Because the formation and function of sperm are so complex, there cannot be any quick answers or easy solutions. A number of possible causes of the sperm crisis are still being discussed - for example, environmental factors which cause disruption to the hormone system. Independently of the apparent sperm crisis, there is another critical factor: age. Couples’ fertility declines as the years pass. In spite of this, people in the West, especially, are having their first child ever later in life.

Or they try to, at any rate. If the desire to have children doesn’t meet with success, and the woman’s fertility appears to be intact, the men often come to Münster in a search for answers and for help. In such cases, a few examinations are necessary. Are there enough sperm? Are they well-formed? Can they move properly? If there is a problem, the sperm experts can often establish this when they take a look through the microscope.

Other functions have to be measured. What may then be seen is that the sperm tail is a tad too weak, too slow or beats irregularly. It might be that there is a malfunction in the sensor which helps the sperm to localise the egg by means of a certain hormone. Timo Strünker’s team has decoded it in detail - which took years to do. This was because if sperm have a basic similarity to other cell types, they will have developed their own variations for many cell components.

This means that the findings from other areas, and the methods used there, can only be transferred and applied to sperm to a limited extent - which is something which often delays any increase in knowledge. But even if a defect is known and, in specific cases, has been shown to exist, the question of how the malformation arose often has to remain unanswered. The answer is to be found in the genetic material of the sperm’s progenitor cells. Which mutation in the hereditary molecule DNA is preventing the sperm from maturing in sufficient numbers and being capable of functioning properly?

These are the questions which Frank Tüttelmann and his team are investigating. “Our overriding aim is to be able to give more men a genetic diagnosis. In other words, to be able to explain to them why they are infertile,’ he says. Ultimately, the aim is for all research findings to lead to individual diagnoses and tailor-made treatments for patients, thus closing the gap between research and practice. This is a long journey, but Münster is well equipped for the task.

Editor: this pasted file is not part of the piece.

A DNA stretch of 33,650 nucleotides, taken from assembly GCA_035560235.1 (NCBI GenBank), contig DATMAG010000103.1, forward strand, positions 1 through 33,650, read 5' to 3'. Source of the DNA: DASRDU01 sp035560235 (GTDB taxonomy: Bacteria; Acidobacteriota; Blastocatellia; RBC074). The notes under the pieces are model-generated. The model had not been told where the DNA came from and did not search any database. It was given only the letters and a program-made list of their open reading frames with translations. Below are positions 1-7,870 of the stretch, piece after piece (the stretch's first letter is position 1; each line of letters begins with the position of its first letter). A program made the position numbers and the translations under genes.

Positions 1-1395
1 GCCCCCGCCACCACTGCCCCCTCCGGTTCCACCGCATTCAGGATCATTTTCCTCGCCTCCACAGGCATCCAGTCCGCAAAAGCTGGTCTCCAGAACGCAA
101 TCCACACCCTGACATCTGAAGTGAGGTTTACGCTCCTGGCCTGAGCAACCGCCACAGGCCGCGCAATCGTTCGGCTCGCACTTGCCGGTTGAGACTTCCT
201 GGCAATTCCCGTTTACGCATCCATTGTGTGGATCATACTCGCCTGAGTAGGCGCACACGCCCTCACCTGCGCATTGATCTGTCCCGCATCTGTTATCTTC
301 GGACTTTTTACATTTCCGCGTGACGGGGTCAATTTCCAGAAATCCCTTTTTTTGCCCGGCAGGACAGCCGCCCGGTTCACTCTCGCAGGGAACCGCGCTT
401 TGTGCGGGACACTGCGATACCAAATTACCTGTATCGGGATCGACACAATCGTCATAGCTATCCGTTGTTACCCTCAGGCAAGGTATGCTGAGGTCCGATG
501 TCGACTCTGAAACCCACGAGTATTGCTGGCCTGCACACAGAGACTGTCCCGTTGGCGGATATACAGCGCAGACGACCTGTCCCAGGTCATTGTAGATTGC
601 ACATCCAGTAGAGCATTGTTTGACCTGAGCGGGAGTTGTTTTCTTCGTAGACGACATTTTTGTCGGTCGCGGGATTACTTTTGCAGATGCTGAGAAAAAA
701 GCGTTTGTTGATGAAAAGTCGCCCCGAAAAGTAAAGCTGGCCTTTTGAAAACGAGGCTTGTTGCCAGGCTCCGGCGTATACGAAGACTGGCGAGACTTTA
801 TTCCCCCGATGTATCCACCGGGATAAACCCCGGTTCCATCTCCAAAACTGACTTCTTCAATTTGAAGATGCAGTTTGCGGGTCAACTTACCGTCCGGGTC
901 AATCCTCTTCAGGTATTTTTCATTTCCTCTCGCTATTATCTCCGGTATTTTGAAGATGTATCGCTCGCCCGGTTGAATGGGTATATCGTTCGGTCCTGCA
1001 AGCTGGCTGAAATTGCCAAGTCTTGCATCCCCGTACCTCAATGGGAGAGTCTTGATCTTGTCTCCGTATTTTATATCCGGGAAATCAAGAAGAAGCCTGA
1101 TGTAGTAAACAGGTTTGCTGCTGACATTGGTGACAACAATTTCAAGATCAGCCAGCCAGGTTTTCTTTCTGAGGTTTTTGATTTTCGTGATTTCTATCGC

First Institute for Reproductive Genetics

For a long time now, the University of Münster has been a unique location in Europe for research into fertility. The clinical research group “Male Germ Cells: from Genes to Function’, set up in 2016, has been making an important contribution to this. The group is headed by Frank Tüttelmann, the only Professor of Reproducive Genetics in Germany so far. The group’s overriding aim is to decode the genetic causes of male infertility in order to be able to make precise diagnoses and improve treatment for the men affected.

The multidisciplinary approach taken by the group, closely linked with hospital and research, received recognition this year: the German Research Foundation (DFG) approved a continuation of funding, and in September there followed the establishment of Germany’s first Institute of Reproductive Genetics. The researchers are quite certain that these are important steps on the way to getting to the bottom of the genetic causes of infertility. At any rate, Frank Tüttelmann is optimistic: “We’re certain that the coming years will bring a lot of new findings in research into reproductive genetics.’

Susanne Wedlich

This article first appeared in the University newspaper wissen